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Lion director Garth Davis looking at Somalian film with Rooney Mara

His first film, Lion, has been a hit that landed six Oscar nominations, including best picture.

His second, the religious drama Mary Magdalene, which stars Rooney Mara, Joaquin Phoenix as Jesus and Chiwetel Ejiofor as Peter, is being lined up for a Hollywood awards season run even as it is still being finished in Melbourne.

Now n director Garth Davis is looking at a third collaboration with Mara for a film set in Somalia.

Davis told a cinema Q&A session for the extended version of Lion that he is considering a film adaptation of the 2013 memoir A House in the Sky, Canadian journalist Amanda Lindhout’s account of being held hostage by teenage militants for 15 months.

She and n photojournalist Nigel Brennan were kidnapped, along with their translator and two drivers, in Mogadishu in 2008.

Mara, the two-time Oscar nominee for The Girl With the Dragon Tattoo and Carol, would star. She played Lucy, Saroo Brierley’s girlfiend, in Lion before taking the title role in Mary Magdalene for a shoot in Italy.

“I’m not religious but this was the first time I’ve read something from that era that made sense to me,” Davis said of Mary Magdalene. “It was deeply moving and incredible, and I just had to make it. Often religion is used to control but this was a film that went back to what the message is really about.”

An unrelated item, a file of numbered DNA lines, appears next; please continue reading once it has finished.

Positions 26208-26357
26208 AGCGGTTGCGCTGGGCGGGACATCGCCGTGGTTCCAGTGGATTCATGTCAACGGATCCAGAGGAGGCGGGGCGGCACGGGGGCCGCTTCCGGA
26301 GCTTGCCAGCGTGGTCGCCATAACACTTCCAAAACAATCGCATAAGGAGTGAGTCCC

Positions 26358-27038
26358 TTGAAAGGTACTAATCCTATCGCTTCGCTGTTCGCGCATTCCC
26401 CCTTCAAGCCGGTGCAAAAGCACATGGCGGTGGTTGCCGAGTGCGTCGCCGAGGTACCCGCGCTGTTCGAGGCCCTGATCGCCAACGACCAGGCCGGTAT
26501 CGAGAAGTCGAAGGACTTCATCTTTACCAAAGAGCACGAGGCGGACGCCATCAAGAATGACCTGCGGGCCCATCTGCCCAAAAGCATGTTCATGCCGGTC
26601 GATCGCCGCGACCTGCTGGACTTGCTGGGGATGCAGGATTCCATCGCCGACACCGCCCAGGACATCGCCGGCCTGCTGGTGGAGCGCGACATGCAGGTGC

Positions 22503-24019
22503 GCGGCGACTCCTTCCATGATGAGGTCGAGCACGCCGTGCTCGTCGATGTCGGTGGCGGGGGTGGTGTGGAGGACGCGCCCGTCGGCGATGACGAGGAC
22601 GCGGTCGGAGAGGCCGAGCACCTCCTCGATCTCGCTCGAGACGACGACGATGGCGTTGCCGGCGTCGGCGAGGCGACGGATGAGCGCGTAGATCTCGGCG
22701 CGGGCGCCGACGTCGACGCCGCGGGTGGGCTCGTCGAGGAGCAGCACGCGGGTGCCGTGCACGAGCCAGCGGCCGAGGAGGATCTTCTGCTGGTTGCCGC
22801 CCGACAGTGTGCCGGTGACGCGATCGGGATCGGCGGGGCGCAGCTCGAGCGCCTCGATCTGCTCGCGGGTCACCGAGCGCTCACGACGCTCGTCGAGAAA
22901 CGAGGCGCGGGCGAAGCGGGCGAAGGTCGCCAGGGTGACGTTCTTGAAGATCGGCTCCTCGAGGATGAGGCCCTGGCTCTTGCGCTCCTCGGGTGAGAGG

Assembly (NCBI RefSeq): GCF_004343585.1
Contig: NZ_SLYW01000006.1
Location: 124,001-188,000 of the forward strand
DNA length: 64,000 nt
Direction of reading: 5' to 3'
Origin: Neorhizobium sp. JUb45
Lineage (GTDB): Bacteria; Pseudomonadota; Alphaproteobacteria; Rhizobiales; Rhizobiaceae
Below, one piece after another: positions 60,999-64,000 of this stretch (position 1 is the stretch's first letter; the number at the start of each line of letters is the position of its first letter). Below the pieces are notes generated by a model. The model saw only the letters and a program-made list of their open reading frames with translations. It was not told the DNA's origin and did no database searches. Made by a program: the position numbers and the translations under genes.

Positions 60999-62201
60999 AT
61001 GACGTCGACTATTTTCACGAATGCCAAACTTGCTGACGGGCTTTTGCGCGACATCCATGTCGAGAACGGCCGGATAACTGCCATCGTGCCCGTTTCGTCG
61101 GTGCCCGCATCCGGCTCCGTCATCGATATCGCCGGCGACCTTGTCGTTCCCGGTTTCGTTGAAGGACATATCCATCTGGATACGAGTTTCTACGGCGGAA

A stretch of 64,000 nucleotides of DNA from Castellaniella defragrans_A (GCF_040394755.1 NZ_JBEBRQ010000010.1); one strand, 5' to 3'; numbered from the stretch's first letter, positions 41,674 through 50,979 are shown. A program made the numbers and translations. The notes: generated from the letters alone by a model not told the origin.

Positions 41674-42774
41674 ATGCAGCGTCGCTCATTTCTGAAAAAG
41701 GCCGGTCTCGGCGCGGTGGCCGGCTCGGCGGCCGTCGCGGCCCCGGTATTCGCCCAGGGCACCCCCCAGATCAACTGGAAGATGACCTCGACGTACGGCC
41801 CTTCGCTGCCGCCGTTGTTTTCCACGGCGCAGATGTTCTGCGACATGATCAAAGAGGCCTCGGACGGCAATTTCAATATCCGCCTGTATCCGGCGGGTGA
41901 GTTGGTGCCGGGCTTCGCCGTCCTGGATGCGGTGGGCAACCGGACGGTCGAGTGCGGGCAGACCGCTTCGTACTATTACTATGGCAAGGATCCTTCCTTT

Like Lion last year, Mary Magdalene is due to be released in North America in November.

Women filmmakers start fight club

A small group of n filmmakers has raised the bar for future festivals by putting more than their reputations on the line.

Three women directors are training for boxing bouts as part of the first For Film’s Sake Festival in Sydney, which is aimed at challenging the lack of diversity in the film industry.

Festival director Sophie Mathisen is joined by Mohini Herse and Grace Tan for 12 intensive weeks of boxing lessons.

Grace Tan, Mohini Herse and Sophie Mathisen will take to the ring as part of a festival aimed at challenging the lack of diversity in the film industry. Photo: Louise Kennerley.

“It’s something new that potentially audiences haven’t seen before and it’s very much about providing models for other women to attempt something that they haven’t before,” Mathisen says. “It’s really important that there are more women entering different rings and doing things that might seem a … little bit against the grain.”

Mathisen, Herse and other women filmmakers stormed the red carpet dressed as sausages at the AACTA Awards in December, shouting “End the sausage party”, to protest at the lack of female representation in the industry.

Mathisen believes that fighting in the ring will be no tougher than battling for recognition as a female filmmaker.

“I’m still a very feminine woman but I’m also very fierce,” she says. “It’s the same thing as when we talk about strong female characters [in films] – this idea of complexity. We can be caring and nurturing and still be deft boxers.”

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